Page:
New Proposal Would Merge Accreditation Of Three Vermont State Colleges
It’s been quite a year for the Vermont State Colleges System.
Back in April, then-Chancellor Jeb Spaulding surprised many with a proposal to close three campuses in the system. That was met with intense backlash; the proposal was eventually tabled and Spaulding resigned. He was replaced by Sophie Zdatny.
The system still faces significant fiscal issues, and earlier this month, a state committee recommended a slate of changes – which would include putting Castleton University, Northern Vermont University and Vermont Technical College under one accreditation.
VPR’s Henry Epp spoke with Vermont State Colleges Chancellor Sophie Zdatny about what the committee proposal would mean. Their conversation below has been edited for length and clarity.
The conversation began with Zdatny explaining the committee's proposal.
Sophie Zdatny: They do not recommend, for example, that the campuses be closed or be physically merged or eliminated. It really would be a way for us to function more as a system and less as a federation of institutions.
It would be an opportunity for our students to have greater access to programs across the system, while still maintaining a physical presence in our current locations across the state.
So the board of trustees has obviously received the report. They’re taking a look at it. They have asked me as the chancellor to work with our presidents to explore that recommendation, and we will be working on that over the next couple of months.
But in particular, over the next few weeks, we will be coming to the board's long-range planning committee on Jan. 8, having completed what essentially is a SWAT analysis, but looking [to see] if this is something that could work for us before we go to the full board.
Henry Epp: Well, as you begin that process, do you view this as something that is promising for the system, something that makes sense?
We have a little bit of experience with it, having gone through the unification of Johnson State College and Lyndon State College into Northern Vermont University and sort of seeing how that worked.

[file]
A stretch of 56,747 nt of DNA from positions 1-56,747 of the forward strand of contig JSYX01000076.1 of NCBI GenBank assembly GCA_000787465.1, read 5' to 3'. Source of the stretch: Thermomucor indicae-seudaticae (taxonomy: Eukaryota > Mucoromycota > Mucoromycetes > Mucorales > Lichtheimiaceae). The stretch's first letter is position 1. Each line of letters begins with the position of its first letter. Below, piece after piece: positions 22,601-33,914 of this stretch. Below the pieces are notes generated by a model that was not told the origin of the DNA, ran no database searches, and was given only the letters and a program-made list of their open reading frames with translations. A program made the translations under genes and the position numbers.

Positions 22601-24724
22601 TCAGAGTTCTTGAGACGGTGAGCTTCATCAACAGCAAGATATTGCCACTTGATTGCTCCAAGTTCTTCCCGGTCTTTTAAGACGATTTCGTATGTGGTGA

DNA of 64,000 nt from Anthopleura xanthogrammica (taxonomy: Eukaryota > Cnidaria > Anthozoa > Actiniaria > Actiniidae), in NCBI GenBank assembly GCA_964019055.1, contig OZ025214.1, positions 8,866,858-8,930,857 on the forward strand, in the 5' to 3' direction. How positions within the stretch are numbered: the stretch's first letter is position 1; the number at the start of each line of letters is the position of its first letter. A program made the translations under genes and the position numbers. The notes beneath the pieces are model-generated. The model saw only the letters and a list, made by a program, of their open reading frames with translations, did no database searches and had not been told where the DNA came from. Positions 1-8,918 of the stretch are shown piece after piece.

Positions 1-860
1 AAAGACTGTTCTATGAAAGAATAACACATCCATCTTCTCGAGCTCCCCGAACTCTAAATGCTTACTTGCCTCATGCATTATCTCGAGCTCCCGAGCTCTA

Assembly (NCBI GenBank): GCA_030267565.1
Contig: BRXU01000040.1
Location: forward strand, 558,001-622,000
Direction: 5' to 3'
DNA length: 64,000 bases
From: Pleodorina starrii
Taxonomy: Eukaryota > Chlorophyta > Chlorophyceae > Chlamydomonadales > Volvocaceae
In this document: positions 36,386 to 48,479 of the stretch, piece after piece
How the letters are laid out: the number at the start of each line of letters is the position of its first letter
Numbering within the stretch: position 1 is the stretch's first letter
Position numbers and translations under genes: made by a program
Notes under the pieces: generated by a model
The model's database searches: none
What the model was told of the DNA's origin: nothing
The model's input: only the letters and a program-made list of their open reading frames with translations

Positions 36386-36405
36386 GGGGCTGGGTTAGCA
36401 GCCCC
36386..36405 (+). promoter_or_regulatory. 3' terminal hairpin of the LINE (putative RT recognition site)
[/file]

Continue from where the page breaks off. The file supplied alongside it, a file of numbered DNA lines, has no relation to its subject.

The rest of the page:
It does enable cost savings. But to be clear, those don't happen immediately. It takes time to achieve those savings.
You do get some immediate savings, obviously, from the reduction in administrators at the top, because you don't need two presidents or in this case, three presidents and three provosts and three business offices, et cetera. So it wouldn't be an immediate answer to the financial challenges that we're facing.
We do have a significant ask of the Legislature for this year, in order to execute on the proposal that's in the select committee’s initial report, [which] would require assistance from the Legislature and the governor, to give us the time that it would take to do that.
Well, let's talk a little bit more about that. What is the ask to the Legislature this year for the Vermont state colleges?
So we have asked for our traditional base appropriation, which is around $31 million, plus an additional $45 million and a second year of bridge funding.
$75 million you would be asking for from the Legislature. Do you feel like lawmakers would be open to committing that much money, just given the many different pressures that they face right now?
Right. We certainly recognize all the pressures that that we're facing as a state and, you know, that our legislators have to deal with.
I would add that we came up with our ask before the release of the initial report from the select committee. And their numbers are a little bit different from us, but essentially are very much in the same ballpark. We think that is a realistic number moving forward.
I want to talk a little bit more about the proposal to join the accreditation of several of your institutions. It wasn't all that long ago that your predecessor was proposing to close three campuses that are included under this proposal to merge accreditations.